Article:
Changing Space, Making Race: Distance, Nostalgia, and the Folklorization of Blackness in Puerto Rico

Changing Space, Making Race: Distance, Nostalgia, and the Folklorization of Blackness in Puerto Rico

Identities: Global Studies in Culture and Power
Volume 9,  Issue 3, 2002
pages 281-304
DOI: 10.1080/10702890213969

Isar Godreau
Institute of Interdisciplinary Research
University of Puerto Rico, Cayey

In this article, I critique some of the discursive terms in which blackness is folklorized and celebrated institutionally as part of the nation in Puerto Rico. I examine a government-sponsored housing project that meant to revitalize and stylize the community of San Antón, in Ponce, as a historic black site. Although government officials tried to preserve what they considered to be traditional aspects of this community, conflict arose because not all residents agreed with this preservationist agenda. I document the controversy, linking the government’s approach to racial discourses that represent blackness as a vanishing and distant component of Puerto Rico. I argue that this inclusion and celebration complements ideologies of blanqueamiento (whitening) and race-mixture that distance blackness to the margins of the nation and romanticize black communities as remnants of a past era. I link these dynamics to modernizing State agendas and discourses of authenticity that fuel cultural nationalism worldwide.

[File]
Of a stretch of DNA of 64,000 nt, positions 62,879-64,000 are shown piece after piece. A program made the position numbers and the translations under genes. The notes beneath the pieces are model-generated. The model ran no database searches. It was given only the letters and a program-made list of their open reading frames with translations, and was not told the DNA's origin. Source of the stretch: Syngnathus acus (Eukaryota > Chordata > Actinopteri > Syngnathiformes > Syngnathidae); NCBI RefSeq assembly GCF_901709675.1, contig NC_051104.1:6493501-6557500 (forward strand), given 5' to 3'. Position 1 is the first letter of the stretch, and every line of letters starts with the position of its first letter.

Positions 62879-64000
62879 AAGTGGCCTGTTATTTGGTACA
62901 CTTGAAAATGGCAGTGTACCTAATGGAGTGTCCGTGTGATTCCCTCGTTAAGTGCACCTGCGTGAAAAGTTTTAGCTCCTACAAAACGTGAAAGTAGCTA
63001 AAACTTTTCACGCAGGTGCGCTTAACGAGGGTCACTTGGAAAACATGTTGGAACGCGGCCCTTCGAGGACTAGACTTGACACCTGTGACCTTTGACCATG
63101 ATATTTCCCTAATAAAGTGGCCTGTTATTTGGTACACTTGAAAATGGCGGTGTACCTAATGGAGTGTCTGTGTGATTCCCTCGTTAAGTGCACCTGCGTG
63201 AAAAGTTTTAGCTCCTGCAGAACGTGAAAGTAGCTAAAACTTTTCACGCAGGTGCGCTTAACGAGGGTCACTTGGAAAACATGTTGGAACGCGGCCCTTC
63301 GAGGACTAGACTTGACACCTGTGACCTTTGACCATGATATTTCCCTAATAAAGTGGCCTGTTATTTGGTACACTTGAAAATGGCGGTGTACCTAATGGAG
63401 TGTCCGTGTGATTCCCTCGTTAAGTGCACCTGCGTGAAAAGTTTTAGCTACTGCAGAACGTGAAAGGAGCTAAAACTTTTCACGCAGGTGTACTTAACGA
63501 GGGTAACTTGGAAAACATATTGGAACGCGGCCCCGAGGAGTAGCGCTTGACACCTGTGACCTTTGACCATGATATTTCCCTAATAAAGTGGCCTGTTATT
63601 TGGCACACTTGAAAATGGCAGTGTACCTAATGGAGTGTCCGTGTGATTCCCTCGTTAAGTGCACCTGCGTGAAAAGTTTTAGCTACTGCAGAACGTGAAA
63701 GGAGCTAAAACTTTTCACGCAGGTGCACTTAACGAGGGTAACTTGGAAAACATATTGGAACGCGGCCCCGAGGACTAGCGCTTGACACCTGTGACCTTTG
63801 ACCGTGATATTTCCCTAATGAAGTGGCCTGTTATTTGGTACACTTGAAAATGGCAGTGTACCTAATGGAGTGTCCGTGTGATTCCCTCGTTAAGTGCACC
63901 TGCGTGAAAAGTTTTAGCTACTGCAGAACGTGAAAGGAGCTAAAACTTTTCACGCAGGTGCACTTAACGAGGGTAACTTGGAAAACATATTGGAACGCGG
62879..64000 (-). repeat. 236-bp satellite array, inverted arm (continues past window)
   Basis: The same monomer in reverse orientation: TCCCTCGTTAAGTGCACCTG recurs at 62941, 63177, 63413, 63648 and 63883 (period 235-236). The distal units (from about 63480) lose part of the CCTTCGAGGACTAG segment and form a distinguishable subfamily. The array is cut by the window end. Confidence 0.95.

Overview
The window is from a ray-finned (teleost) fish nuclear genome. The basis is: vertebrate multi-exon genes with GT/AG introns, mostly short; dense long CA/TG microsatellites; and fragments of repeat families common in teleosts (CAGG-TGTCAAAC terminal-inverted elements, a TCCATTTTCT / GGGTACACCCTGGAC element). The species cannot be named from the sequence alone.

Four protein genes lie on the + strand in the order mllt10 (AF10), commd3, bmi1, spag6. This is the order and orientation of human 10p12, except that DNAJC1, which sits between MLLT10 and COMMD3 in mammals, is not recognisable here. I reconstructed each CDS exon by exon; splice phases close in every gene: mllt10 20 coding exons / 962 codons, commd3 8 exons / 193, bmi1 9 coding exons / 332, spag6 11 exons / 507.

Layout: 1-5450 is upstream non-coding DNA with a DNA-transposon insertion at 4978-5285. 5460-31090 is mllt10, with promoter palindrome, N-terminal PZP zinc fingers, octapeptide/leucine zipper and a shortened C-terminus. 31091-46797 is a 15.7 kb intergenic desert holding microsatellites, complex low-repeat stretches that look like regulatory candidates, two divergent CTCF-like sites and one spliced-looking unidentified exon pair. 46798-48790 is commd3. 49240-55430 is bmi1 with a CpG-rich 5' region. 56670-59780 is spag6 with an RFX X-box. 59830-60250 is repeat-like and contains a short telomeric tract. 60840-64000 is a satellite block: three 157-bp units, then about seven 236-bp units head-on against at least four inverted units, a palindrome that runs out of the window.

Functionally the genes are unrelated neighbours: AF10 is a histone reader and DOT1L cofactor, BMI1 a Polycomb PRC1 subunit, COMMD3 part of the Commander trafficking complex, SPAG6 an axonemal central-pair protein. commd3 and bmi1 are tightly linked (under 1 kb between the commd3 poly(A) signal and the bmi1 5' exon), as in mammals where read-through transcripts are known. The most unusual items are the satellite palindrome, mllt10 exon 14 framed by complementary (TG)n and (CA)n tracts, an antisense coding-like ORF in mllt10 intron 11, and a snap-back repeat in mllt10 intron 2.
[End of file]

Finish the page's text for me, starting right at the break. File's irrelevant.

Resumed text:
In March 1995, The San Juan Star, one of Puerto Rico’s leading newspapers, announced that “Puerto Ricans will ‘bleach away’ many of the physical traces of its African past by the year 2200, with the rest of the Spanish-speaking Caribbean following a few centuries later” (Bliss 1995:30). The article, which was written to commemorate the 122nd year anniversary of the abolition of slavery on the island, also seemed to be commemorating the future “abolition” of blackness itself, “in two centuries.” said one of the experts interviewed, “there will hardly be any blacks in Puerto Rico” (historian, Luis Diaz Soler, in Bliss 1995: 30).

This racial forecast and concomitant claims to the gradual disappearance of black cultural manifestations reinforces ideologies of blanqueamiento well known and thoroughly documented in Latin America (Burdick 1992; de la Fuente 2001; Lancaster 1991; Martinez-Echazabal 1999; Skidmore 1974; Stephan 1991; Wade 1993,1997; and Whitten and Torres 1992. among others). Scholars and activists have demonstrated that such notions of whitening often go hand in hand with…

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